As the year comes to an end, I find myself reflecting on the importance of family in the world today. So many of the issues we struggle with as a nation could be lessened, if not eliminated, by healthy families, families based on the values of honor, grace, & celebration. Families that practice and teach these values become the cornerstone of healthy communities. They improve their communities and the overall world by living out the values of honor, grace, and celebration learned in the microcosmic community of their family. Consider just a few lessons learned in a family of honor, grace, and celebration that will then be extended to the community and world around them.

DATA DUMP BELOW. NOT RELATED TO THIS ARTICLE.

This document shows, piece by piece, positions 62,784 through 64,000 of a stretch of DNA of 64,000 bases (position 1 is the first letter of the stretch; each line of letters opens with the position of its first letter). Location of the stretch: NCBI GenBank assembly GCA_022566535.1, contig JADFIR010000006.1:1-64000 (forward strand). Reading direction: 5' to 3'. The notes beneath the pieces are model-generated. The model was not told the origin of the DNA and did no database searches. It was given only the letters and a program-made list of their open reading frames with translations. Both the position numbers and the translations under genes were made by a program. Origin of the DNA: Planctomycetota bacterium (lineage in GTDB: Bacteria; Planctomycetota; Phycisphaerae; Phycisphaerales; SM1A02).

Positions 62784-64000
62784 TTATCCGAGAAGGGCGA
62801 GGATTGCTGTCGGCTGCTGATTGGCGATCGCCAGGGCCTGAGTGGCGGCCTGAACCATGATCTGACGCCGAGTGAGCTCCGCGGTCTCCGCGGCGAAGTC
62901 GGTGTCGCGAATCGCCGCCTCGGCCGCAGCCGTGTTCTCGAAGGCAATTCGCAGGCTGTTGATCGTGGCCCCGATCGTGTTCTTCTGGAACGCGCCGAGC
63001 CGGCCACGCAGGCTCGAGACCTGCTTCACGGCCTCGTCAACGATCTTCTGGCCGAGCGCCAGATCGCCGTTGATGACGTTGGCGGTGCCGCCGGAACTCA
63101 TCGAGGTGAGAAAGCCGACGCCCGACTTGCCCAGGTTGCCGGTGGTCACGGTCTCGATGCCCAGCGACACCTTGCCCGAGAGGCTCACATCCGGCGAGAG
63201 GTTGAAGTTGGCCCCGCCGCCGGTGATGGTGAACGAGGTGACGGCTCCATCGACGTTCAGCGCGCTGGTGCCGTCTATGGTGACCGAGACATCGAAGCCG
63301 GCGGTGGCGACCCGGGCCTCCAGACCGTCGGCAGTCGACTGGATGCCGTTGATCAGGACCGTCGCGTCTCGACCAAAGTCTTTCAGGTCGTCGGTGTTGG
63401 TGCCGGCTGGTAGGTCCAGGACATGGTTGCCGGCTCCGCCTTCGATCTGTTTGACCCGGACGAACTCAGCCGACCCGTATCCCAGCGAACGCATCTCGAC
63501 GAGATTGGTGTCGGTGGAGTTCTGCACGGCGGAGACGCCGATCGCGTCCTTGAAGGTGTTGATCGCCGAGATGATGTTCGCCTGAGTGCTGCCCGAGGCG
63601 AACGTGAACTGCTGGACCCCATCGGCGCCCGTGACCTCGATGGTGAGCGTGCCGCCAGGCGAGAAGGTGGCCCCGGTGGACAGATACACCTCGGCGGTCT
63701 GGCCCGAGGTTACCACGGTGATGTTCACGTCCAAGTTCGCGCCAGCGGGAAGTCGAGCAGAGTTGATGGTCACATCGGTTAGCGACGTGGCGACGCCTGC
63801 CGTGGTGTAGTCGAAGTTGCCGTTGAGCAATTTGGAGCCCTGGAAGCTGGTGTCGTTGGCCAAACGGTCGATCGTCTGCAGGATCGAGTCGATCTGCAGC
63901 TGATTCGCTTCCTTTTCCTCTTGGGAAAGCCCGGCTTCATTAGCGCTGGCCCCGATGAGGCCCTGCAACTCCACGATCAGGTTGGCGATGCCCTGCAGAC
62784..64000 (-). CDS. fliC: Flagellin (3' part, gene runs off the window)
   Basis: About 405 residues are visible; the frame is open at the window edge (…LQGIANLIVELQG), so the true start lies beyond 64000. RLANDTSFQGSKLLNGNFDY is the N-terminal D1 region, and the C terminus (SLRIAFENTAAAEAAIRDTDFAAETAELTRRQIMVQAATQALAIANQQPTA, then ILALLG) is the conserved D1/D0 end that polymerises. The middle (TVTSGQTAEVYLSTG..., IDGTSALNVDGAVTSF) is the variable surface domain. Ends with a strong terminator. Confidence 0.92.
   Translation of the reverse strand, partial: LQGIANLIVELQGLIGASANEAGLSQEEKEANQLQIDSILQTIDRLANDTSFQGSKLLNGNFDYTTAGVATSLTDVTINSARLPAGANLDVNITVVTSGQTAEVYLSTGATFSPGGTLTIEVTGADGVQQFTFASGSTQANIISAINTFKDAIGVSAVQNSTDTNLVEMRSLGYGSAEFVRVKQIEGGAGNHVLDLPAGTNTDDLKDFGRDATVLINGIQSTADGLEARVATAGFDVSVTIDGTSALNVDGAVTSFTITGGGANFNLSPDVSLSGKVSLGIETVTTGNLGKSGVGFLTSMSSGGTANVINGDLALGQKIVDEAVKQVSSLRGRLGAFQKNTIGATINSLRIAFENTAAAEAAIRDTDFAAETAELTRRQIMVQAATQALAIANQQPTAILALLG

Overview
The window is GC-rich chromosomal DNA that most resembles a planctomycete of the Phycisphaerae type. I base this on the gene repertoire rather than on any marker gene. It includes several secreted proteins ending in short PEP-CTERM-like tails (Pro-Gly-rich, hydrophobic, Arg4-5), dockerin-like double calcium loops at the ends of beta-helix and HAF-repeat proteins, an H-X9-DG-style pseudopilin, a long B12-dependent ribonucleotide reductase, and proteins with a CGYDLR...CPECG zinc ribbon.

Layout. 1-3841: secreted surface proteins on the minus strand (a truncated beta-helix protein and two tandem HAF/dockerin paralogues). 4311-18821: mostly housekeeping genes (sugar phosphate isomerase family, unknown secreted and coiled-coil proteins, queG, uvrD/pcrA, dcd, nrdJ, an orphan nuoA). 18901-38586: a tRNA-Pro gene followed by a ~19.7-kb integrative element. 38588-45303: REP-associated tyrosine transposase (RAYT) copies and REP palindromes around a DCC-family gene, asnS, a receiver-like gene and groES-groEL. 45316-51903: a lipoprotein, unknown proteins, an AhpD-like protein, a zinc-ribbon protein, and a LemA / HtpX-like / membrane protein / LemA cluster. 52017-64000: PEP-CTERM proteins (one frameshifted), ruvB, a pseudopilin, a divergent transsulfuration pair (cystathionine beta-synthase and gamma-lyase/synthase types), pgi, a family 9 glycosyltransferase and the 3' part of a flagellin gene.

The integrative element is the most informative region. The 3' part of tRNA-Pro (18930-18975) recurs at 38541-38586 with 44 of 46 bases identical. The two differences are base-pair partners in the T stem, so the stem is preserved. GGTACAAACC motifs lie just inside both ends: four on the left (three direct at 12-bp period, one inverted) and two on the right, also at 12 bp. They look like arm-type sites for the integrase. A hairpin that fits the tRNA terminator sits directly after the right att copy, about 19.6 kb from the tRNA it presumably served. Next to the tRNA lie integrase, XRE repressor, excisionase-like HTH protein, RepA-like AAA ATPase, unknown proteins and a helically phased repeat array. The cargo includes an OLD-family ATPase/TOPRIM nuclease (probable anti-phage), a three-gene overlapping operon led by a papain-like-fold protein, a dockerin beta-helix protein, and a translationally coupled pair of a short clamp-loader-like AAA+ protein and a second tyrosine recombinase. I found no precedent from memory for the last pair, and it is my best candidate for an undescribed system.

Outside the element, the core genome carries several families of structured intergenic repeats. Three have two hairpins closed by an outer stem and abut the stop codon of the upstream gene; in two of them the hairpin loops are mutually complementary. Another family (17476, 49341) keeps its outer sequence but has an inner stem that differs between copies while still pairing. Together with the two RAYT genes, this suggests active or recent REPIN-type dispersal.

Honor causes us to humbly see one another as diamonds rather than coal, someone to be cherished and admired rather than used for my comforts and my ends.
Honor teaches us to communicate love and respect to one another—young and old, male and female. It teaches us to respect one another in our uniqueness.
Honor compels us to esteem one another in spite of differences we might have. It teaches us to respect even when we disagree.
Grace enables us offer one another unconditional acceptance.
Grace teaches us to live sensible and righteous lives—lives that serve rather than abuse, lives that sacrifice for others rather than take from others.
Grace empowers us to practice extravagant generosity in our availability, attention, and meeting of one another’s needs.
Grace leads us to forgive those who offend us and to seek reconciliation when possible, releasing us from the burden of vengeance.
Grace frees us from the crushing weight of anger and bitterness as we seek It frees us from the shackles of guilt as we receive forgiveness.
Honor and grace combine to create a sense of security, a sanctuary of acceptance.